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Old 14th Jun 2009, 20:37
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@graybard

MAINTENANCE WARNING REPORT
---------------------------
A/C ID DATE FLTN
XXXXX 090614 XXXXX
ECAM WARNING MESSAGE
+--------------+
GMT PH ATA SEQ DESCRIPTION
195X 06 27 90 400 F/CTL SENSOR FAULT

this is the normal format we get. To translate yr format

34 43/06
ATA chapter 34-43 flightphase 6
WRN WN0906010210
Warning Date 09.06.01 0210UTC
344300506 NAV TCAS FAULT
Failure code 344300 SEQUENCE 506 NAV TCAS FAULT
09-06-01 AF 447
IDENT


Normally no big deal .
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Old 14th Jun 2009, 20:37
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Originally Posted by barrymung
As I understand it, the plane was fitted with three identical pitot tubes. Presumably, the reason 3 are fitted is in case one or more fails.

Who, in their right mind therefore, decided it was a good idea to fit three identical tubes, all from the same manufacturer, all of the same type and presumably the same date of manufacture??

If one tube had a stock fault, all three would have it.

Surely it'd be far more sensible to use three different tubes from three different manufacturers?

That way, if one failed, chances are the remaining two would be unaffected.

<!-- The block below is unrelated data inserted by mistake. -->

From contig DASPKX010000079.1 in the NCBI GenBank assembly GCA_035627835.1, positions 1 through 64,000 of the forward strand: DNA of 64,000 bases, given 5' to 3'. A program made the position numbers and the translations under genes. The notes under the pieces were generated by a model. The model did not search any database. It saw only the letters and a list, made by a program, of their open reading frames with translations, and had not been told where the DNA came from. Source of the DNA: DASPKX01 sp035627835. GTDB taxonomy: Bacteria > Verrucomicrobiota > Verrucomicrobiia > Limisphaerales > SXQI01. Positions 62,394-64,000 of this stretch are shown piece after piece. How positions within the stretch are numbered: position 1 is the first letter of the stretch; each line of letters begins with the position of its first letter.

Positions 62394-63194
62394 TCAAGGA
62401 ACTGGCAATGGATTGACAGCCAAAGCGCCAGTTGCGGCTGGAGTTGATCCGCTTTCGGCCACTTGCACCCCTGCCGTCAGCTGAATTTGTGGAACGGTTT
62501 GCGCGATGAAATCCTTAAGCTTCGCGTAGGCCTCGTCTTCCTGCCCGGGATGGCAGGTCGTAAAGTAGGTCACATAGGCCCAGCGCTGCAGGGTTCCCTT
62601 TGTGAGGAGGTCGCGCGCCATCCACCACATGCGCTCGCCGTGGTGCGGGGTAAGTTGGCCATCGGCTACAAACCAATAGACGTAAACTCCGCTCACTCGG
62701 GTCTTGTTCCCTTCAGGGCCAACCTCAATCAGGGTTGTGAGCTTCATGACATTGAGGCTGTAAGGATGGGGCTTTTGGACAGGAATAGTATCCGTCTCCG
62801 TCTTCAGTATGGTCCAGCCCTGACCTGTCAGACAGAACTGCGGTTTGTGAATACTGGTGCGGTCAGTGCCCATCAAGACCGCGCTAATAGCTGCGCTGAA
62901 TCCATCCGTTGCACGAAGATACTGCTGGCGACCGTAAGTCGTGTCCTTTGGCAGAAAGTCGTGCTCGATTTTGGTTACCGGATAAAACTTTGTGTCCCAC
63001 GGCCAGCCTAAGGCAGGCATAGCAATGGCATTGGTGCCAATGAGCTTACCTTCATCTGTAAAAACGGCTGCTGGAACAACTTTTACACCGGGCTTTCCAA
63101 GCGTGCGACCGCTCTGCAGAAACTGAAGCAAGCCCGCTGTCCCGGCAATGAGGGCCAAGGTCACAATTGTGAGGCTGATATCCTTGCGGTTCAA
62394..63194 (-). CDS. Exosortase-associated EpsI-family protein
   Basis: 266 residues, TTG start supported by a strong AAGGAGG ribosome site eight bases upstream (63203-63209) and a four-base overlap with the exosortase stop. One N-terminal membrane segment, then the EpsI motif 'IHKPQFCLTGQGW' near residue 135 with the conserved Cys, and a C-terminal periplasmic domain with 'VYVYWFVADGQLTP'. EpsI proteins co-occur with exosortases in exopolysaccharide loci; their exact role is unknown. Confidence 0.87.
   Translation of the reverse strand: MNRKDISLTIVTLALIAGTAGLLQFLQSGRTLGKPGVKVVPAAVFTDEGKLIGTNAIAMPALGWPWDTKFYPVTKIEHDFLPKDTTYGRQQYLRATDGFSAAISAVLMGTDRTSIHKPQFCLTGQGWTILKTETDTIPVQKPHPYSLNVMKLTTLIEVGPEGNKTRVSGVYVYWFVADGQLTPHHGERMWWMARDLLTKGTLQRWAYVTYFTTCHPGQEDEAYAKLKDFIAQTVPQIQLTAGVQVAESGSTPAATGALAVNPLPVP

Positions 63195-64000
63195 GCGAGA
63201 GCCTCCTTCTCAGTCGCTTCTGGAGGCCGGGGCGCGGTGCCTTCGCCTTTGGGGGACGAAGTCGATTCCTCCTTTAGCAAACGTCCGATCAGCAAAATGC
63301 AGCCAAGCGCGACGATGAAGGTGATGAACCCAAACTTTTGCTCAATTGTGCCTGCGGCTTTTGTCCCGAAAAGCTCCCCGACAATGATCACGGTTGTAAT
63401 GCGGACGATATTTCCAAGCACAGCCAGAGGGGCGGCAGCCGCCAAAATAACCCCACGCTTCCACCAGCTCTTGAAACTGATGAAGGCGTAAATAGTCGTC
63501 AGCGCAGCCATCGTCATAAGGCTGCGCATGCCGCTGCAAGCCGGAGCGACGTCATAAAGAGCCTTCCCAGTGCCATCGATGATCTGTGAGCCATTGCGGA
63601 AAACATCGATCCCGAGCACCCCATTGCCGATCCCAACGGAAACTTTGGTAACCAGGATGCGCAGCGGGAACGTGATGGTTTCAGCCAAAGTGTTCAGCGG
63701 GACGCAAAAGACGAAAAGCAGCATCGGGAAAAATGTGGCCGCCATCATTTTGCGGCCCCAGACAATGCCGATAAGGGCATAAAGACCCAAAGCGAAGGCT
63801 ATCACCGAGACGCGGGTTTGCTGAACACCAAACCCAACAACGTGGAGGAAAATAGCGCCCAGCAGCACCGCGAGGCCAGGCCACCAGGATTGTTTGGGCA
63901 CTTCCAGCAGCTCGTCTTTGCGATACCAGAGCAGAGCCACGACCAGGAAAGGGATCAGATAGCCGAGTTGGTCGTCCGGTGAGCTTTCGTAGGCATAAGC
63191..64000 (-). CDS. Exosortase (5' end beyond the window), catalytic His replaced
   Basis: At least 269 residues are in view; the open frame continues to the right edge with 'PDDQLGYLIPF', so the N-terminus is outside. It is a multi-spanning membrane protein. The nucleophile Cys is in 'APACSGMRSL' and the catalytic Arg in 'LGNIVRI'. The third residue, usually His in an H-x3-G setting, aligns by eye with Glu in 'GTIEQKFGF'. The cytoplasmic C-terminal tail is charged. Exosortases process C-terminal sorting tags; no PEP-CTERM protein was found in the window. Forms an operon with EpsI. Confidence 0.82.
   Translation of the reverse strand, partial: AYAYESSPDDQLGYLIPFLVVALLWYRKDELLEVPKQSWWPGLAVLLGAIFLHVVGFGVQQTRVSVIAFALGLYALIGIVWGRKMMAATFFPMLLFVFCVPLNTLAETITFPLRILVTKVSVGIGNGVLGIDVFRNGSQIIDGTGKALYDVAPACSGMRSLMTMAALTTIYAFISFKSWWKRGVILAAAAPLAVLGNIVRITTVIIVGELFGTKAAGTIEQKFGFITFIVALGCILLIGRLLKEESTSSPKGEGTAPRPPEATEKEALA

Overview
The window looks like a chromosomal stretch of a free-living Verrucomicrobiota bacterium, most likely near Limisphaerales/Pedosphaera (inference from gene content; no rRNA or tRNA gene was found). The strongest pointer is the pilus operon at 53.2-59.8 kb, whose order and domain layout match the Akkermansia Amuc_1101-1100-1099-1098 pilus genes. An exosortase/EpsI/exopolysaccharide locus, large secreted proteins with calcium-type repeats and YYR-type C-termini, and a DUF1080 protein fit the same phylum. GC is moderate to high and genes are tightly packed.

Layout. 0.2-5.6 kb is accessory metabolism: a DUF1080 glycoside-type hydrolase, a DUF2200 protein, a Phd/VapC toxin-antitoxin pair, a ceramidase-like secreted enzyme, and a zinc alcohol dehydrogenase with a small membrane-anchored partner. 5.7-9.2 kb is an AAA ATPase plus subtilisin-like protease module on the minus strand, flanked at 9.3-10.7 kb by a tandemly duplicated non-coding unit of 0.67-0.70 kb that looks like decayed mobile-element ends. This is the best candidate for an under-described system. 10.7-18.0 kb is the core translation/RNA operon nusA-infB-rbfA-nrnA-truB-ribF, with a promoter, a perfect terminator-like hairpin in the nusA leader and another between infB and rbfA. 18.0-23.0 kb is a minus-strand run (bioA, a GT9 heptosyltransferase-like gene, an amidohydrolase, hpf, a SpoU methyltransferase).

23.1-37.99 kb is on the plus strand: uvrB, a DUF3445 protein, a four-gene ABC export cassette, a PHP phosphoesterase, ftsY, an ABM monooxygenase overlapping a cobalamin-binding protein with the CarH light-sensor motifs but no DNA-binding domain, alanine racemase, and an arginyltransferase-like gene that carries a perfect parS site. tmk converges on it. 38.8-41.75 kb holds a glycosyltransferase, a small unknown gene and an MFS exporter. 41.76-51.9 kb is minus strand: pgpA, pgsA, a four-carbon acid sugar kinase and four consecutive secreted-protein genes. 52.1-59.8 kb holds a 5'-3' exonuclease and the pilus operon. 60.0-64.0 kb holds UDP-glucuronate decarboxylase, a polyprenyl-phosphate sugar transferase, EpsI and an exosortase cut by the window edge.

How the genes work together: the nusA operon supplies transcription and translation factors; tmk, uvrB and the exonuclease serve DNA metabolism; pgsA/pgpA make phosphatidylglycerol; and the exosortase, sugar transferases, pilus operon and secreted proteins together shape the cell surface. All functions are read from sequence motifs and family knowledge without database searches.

Well, there are various practical problems with dissimilar designs, especially for systems that need to have data in agreement from multiple sources in order to assure safe operation. With three different probe designs you'd get far more ADR DISAGREE type situations with the increased hazard that represents.

You also need to spec the dissimilar designs, and the performance specs would presumably be identical. Since the state of the art for pitot probe design is mature, chances are you'd get very similar designs even from dissimilar vendors.

You'd also end up with the same environmental spec, so the same conditions which would overwhelm one probe's heater capability (if that happens) might very well overwhelm all the dissimilar probes.

And, finally, they didn't put all their eggs in one basket. The ISIS/standby is using a different means in that the standard probes have ADMs at/near the probe, while the ISIS is (I understand) plumbed traditionally with the sensing as part of the ISIS unit. So if you were to have some kind of catastrophic design flaw that took out every ADM the ISIS should still be running.

I don't think the air data system designers are as clueless as you seem to think.